Sunday, May 22, 2011

Paternal vs. Maternal Lineage. In general the torah views it by the father.(Part 1) Daughters of Zlepchad

Among Rabbis although not based on anything biblical they claim all that matters is the mother. Nothing else matters and there is no flexibility except of course if a man has a lot of money or political connection as the case with Rahm Emanuel in which Orthodox Rabbi converted the wife. This does not seem to be in the ways of God or just in any way.

Just looking at the world every country goes by patenral lineage which I think is another proof of the fact that God did have rules for all nations that was communicated to Adam and Eve and then to Noah which all nations descend from. There is no nation among different cultures and different languages  that you take the woman's name. God spoke there and said that he would create a woman to be the helpmate of the man.  The feminist would have you believe it is a worldwide conspiracy as men gang together to oppress women. This clearly though shows that feminism at it's essence is very anti-bible and believes it was made up by some male chauvinists.

Some of course will say, well once the Jews received the torah everything changed. That is in basically another replacement theology theory that receiving the torah on Mount Sinai makes prior contracts that God made null and void but then why even have this part of the torah if that is the case. Start with receiving the Torah. Obviously the torah is to add a covenant with Israel while keeping the general covenant with all nations.  

At one point I thought maybe the Rabbis were just preventing men from intermarrying but if women did it clearly they wouldn't be from any of the 12 tribes and therefore not obligated to certain commands and over time they just forgo this but from discussing it clearly the Talmud using some passage and others using others are taking passages way out of context and trying to fit the torah into their agenda but it doesn't really fit at the end of the day. How can a woman be the helpmate of a man if she can marry a non-Jewish man and the man's cultural identity does not matter.

Anyway so in this discussion they tried to prove to me the bible proves maternal line and they mentioned Bamidbar Chapter 27 and the Bnot Zelphchad wanted to inherit the land because their father had no sons to which God agrees. This if anything shows in general paternal lineage but God allowed for some exceptions as in this case if you have no sons it goes to the daughter. Which some societies have taken paternal lineage to an extreme that they are afraid of allowing any exceptions and this effects divorced women as well as they are now considered of the husbands family after the Divorce. This exists in the Korean culture from reading a book about Kim Jong Ill and a family oppressed by him. So all this is teaching is while we do have different gender roles we shouldn't be too rigid in tough situations. There are some situation you could say the kid is Jewish even though the father isn't. For example, this horrible case of a girl who was kidnapped for almost 20 years and was used as a sex slave by this man (with his wife not caring either) and ending up with 2 children. Certainly the father didn't care about her or the children and physically violated her and she had no one to save her so in a very sad case like that you could make an exception. But to claim in general that woman who marry non-Jewish men the kid if Jewish has no biblical basis and goes against the whole nature of what a woman is suppose to be based on the bible. To be continued.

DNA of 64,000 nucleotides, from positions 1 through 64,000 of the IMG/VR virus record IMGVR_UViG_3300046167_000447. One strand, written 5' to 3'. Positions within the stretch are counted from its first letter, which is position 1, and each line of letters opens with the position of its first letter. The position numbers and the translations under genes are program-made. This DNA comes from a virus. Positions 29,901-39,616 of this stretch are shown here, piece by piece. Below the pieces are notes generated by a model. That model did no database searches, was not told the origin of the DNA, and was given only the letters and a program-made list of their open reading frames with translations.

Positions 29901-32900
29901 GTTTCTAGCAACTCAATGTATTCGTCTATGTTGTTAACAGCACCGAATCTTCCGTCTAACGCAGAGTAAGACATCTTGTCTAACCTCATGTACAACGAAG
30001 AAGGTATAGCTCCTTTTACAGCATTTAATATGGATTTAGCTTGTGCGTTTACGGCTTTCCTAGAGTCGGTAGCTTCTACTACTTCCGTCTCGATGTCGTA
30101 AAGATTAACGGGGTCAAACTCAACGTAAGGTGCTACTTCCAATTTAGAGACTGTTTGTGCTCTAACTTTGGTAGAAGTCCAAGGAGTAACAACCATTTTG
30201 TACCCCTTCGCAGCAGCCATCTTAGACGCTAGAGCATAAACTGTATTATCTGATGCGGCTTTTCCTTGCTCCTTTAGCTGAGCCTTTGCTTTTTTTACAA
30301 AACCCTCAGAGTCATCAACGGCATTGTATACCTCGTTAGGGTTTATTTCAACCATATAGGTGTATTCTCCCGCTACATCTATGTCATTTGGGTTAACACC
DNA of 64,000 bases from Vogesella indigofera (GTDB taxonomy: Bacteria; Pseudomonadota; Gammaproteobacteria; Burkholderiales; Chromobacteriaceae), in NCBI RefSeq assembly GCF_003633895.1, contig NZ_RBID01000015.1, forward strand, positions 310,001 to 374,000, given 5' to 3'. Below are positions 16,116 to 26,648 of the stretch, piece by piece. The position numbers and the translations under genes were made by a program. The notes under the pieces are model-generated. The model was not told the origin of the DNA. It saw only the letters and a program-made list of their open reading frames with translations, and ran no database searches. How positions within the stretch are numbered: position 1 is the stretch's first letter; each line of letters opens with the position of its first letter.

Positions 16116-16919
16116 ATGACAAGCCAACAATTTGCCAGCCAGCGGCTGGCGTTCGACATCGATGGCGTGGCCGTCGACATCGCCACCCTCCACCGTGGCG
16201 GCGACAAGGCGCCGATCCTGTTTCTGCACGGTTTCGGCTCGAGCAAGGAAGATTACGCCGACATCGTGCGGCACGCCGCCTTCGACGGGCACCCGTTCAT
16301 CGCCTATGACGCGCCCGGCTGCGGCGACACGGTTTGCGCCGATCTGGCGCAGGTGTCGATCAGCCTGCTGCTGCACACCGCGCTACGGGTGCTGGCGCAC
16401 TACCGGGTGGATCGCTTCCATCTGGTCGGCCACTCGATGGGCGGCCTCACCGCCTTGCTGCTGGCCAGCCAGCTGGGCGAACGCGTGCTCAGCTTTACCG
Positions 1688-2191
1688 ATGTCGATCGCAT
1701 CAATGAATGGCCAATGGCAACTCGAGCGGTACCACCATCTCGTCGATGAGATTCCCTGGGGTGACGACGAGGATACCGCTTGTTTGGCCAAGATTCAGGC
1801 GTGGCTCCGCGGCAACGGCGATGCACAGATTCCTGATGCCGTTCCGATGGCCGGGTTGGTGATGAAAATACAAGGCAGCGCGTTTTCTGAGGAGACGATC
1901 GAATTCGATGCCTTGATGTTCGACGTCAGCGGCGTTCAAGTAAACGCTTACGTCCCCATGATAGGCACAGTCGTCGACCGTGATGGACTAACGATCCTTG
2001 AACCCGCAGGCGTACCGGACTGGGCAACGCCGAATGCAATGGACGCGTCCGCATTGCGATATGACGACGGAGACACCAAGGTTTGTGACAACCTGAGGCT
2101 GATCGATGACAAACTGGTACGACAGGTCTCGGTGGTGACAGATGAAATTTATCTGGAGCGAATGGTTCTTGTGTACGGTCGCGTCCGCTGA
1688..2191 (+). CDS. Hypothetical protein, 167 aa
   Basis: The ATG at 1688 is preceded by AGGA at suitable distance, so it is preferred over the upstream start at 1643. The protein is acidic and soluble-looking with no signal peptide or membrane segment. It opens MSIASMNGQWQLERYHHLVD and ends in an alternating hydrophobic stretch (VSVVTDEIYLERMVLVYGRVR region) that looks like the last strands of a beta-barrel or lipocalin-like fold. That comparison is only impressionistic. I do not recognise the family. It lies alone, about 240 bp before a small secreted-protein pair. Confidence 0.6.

SouthernBelle Rivky said...

Hope Mr. Adam having a good week and cheering up. Kind of feeling bummed out myself. Maybe Mr. Adam would feel happy for a comment.

Well another possible supporting line to your thinking (I'm agreeing with you just adding on some tangents) would be to look at the Biblical women that came from outside. Since the matriarchs, all women took the husband's lineage. Moses didn't change to Tzipporah's background, actually Yitro wound up on our team (wish you'd explain the end of this one I don't get). Neither did Solomon who married tons of women from all sorts of backgrounds. Or of course Ruth and Boaz. Boaz didn't become Moabi by marrying Ruth. Queen Esther is a different one I don't know what to make of but she didn't really volunteer to marry (and I think there's a source he wound up converting later).

The other thing I find odd is tribal affliation is through the man. So if there is no Jewish father, what tribe would a kid be from (less of an issue nowadays since there's only 3 types, so Yisrael is default).